Institutional members access full text with Ovid®

Share this article on:

Desmoplastic/Spindle Cell Squamous Cell Carcinoma of the Skin. A Diagnostically Challenging Tumor Mimicking a Scar: Clinicopathologic and Immunohistochemical Study of 6 Cases

Velazquez, Elsa F MD; Werchniack, Andrew E MD; Granter, Scott R MD

The American Journal of Dermatopathology: June 2010 - Volume 32 - Issue 4 - p 333-339
doi: 10.1097/DAD.0b013e3181c1d428
Original Study

Desmoplastic cutaneous squamous cell carcinomas (SCCs) are rare neoplasms with an increased risk of local recurrence and metastasis usually affecting sun-exposed skin of the elderly. Microscopically, they are characterized by elongated cords of atypical epithelial cells associated with a prominent (usually reactive) desmoplastic stroma. To expand this clinicopathologic spectrum, we report 6 cases of an unusual variant of desmoplastic SCC in which the “desmoplastic” areas are predominantly composed of cytologically bland malignant spindle cells mimicking a reactive/benign scarring process. Five patients were males and a patient was a female. The median age at presentation was 72 years. Three patients had history of several years of immunosuppressive therapy for solid organ transplant. All tumors affected sun-damaged skin of the head and commonly infiltrated into the subcutaneous fat and deeper structures. Histopathologically, they were predominantly composed of relatively bland spindle cells in a fascicular pattern. Mitoses ranged from 2 to 4 per 10 high power fields. Pleomorphism was focally seen in all cases. Squamous differentiation in the invasive component was focally seen in 4 cases. SCC in situ was seen in all cases. All cases showed reactivity for keratin immunostains. Median follow-up was 19 months. Two of 6 patients died of metastatic SCC; 1 patient died of unrelated causes; and 3 patients were alive without evidence of disease. Accurate recognition of this entity is essential because of potential misdiagnosis as a benign process including scar and dermatofibroma. Careful search for atypical features and squamous differentiation, immunohistochemical studies, and, in some cases, deeper sections are required to establish the diagnosis.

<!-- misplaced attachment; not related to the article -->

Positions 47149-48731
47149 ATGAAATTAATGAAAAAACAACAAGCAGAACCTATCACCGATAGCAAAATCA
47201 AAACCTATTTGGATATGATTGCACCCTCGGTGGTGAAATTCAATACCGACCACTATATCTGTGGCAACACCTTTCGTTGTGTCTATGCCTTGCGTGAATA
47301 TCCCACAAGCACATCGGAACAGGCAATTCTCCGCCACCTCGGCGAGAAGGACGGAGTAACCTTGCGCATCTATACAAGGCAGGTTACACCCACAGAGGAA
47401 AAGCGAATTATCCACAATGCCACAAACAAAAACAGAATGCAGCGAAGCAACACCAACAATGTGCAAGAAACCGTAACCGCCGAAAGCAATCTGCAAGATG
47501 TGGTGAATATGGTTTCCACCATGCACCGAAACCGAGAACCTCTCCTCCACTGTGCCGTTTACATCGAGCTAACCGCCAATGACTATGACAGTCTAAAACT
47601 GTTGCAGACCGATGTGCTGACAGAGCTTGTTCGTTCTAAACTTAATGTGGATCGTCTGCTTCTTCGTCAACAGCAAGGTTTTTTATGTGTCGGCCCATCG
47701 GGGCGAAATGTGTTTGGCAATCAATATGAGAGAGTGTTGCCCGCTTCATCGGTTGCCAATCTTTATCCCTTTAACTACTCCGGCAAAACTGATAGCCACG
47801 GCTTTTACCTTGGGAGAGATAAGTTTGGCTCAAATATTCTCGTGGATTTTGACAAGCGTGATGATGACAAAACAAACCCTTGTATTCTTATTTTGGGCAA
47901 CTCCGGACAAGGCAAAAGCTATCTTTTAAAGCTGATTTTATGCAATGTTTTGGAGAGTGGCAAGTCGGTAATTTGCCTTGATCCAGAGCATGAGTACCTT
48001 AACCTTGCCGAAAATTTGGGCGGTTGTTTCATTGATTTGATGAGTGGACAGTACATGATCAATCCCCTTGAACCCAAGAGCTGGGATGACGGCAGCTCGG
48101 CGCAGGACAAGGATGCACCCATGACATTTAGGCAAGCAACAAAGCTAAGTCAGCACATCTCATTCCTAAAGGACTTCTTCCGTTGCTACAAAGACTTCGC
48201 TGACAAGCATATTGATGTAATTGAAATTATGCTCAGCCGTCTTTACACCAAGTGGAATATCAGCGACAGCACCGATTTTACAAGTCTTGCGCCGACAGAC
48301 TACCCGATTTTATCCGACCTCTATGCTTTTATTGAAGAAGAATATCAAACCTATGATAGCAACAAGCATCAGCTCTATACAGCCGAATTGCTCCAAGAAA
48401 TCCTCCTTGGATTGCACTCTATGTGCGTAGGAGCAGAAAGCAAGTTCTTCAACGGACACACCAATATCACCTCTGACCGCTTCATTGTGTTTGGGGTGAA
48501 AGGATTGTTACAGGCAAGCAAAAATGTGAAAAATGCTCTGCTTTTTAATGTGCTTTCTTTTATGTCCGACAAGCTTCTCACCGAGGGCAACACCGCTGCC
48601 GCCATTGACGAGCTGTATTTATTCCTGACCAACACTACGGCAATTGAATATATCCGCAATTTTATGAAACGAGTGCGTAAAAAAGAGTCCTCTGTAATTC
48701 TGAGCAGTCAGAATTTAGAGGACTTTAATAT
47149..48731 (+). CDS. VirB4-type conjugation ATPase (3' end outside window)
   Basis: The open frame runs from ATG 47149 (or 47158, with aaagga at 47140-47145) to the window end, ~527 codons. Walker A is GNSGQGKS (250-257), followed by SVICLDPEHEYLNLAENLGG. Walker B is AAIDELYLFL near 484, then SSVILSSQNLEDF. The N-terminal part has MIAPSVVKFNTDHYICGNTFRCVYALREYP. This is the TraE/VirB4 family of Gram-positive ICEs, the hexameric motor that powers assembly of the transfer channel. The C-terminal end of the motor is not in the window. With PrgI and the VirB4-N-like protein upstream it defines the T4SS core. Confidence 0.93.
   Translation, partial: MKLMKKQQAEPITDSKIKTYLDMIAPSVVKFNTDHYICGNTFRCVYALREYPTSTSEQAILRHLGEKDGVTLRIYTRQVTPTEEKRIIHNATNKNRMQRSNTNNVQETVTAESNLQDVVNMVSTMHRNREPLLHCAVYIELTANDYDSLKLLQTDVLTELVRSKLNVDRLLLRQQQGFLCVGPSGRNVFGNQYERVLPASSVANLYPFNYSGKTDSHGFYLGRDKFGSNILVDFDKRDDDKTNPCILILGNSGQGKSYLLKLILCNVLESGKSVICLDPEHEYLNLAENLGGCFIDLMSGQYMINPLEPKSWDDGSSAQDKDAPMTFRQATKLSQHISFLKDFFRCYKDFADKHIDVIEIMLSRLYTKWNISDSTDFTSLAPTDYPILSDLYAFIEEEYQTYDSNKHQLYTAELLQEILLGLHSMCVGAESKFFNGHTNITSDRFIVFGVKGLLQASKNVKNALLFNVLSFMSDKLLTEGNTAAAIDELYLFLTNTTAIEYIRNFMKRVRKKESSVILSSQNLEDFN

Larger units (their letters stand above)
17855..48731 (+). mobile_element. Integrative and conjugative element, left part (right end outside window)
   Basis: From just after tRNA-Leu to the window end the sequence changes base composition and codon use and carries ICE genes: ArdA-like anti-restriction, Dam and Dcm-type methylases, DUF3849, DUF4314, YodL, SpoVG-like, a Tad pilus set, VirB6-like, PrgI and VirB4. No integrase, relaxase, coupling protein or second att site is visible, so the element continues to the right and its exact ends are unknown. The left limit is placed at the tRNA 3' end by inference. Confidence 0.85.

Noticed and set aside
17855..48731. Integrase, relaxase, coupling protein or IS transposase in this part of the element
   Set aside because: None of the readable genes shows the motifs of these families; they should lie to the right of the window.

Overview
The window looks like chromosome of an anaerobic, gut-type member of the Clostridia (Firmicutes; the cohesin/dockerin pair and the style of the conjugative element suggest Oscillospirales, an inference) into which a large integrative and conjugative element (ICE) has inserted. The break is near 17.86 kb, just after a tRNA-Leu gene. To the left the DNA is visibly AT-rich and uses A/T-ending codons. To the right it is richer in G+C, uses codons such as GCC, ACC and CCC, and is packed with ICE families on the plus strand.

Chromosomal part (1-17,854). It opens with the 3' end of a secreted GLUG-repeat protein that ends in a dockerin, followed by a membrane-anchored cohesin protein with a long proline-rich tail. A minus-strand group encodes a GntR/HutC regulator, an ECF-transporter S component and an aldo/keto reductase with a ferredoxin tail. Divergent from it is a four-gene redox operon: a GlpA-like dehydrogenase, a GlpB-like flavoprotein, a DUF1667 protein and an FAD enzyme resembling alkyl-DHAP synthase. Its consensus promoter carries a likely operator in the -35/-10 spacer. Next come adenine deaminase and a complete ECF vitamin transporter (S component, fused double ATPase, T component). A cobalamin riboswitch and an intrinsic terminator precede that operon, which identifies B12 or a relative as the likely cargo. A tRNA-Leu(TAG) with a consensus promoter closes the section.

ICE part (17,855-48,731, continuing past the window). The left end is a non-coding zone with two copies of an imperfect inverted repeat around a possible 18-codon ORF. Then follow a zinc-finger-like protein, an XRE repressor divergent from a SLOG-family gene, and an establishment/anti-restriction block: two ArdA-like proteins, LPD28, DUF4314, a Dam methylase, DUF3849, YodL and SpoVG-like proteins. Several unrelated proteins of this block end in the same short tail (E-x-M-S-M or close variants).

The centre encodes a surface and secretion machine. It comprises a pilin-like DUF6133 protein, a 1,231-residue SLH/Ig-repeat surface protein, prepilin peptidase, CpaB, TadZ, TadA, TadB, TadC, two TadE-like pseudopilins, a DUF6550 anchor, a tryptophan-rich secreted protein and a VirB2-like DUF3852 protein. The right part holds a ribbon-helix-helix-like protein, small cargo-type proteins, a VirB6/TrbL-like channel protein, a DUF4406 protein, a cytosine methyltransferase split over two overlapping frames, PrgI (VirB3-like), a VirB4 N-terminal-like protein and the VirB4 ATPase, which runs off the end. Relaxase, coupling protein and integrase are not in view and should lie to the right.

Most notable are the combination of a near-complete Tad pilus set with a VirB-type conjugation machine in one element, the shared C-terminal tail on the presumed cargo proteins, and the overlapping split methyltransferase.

From the Departments of *Pathology; and †Dermatology, Brigham and Women's Hospital and Harvard Medical School, Boston, MA.

Reprints: Elsa F. Velazquez, MD, Department of Pathology, Brigham and Women's Hospital, 75 Francis Street, Amory 3, Boston, MA 02115 (e-mail:

Copyright © 2010 Wolters Kluwer Health, Inc. All rights reserved.